Monday, February 4, 2008

Disney World After Dark: France

We now come to perhaps my favorite country on the World Showcase – France.

“Paris is clearly the key influence for the France pavilion. The mansard roofs, casement windows, and chimney stacks are très parisien, recalling the designs of city planner Baron Georges-Eugène Haussmann. The looming ironwork of the Eiffel Tower evokes the City of Light. A sidewalk café, the rich smell of a boulangerie, a fine bistro, a park inspired by Georges Seurat’s painting A Sunday Afternoon on the Island of La Grande Jatte, even an arcade designed after Hector Guimard’s Art Nouveau entry arch for the Métro, add to the evocation of romance, charm, and elegance.”

from Since the World Began, Jeff Kurtti, page 113

There was a time when I could say that I had been to Paris more than I had been to Walt Disney World. Like London, it became a city that I visited often enough to have those things that must be done on every trip; a certain bookstore just down from a certain bistro, a small café near Opera, and so on. I always considered Paris to be the most beautiful filthy city on earth.

Disney’s representation of France captures some of the flavor of the country. True, it is not like being there, and it shouldn’t be. It is postcard version of the real thing. But it is a postcard I can appreciate when I am unable to appreciate the real thing.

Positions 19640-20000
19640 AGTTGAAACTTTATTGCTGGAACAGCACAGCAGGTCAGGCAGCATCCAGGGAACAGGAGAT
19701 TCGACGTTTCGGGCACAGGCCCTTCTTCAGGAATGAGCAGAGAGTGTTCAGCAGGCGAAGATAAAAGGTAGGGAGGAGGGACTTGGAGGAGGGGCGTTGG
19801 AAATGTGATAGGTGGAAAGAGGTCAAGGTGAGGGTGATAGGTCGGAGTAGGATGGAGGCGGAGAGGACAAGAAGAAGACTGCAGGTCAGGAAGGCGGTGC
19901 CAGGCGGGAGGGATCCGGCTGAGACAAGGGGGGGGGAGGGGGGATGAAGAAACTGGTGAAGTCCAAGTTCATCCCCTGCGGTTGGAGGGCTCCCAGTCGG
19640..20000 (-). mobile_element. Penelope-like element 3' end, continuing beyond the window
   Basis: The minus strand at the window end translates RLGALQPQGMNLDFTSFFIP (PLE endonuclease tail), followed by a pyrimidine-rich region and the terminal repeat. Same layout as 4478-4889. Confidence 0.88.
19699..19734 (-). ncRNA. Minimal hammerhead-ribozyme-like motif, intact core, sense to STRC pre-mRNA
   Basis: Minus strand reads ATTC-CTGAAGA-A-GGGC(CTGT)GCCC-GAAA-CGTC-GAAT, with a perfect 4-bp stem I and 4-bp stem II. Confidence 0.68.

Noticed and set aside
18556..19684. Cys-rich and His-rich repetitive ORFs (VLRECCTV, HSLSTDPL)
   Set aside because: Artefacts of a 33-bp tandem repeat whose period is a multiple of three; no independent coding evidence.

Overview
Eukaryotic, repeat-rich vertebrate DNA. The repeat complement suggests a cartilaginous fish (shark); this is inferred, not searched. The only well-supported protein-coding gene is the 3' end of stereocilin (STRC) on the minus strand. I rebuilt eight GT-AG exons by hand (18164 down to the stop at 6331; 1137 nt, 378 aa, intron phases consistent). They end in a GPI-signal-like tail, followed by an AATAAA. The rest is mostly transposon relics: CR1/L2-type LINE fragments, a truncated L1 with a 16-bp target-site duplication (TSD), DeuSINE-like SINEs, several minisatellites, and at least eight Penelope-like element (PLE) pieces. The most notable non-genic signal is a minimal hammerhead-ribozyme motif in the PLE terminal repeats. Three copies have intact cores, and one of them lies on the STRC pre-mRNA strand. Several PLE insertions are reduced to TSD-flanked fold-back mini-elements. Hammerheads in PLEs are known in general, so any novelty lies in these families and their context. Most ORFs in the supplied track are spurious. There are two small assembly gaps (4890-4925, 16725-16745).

The highlight of the pavilion is the film, Impressions de France. My spirit soars listening to the score from this wonderful experience. It is a highlight of my day in Epcot when I hear the finale of Camille Saint-Saëns Symphony No. 3 in C Minor; the “Organ Symphony.” The other composers and the additional scoring by Buddy Baker are also inspiring.

I was moved when I walked into this World Showcase pavilion in 1989 and when I first saw the film. This portrayal of France continues to move me today.

Bienvenue à la France!


1983horizons1 said...

This pavilion is one of the most beautiful World Showcase pavilions and becomes even more enchanting by night. Great post.

-- Ryan P. Wilson said...

I could spend hours, literally, in this one pavilion. Part family and memories, part tremendous detail, and part romanticism, it is truly a sight to behold! Thanks for sharing this gorgeous photograph with us Doc!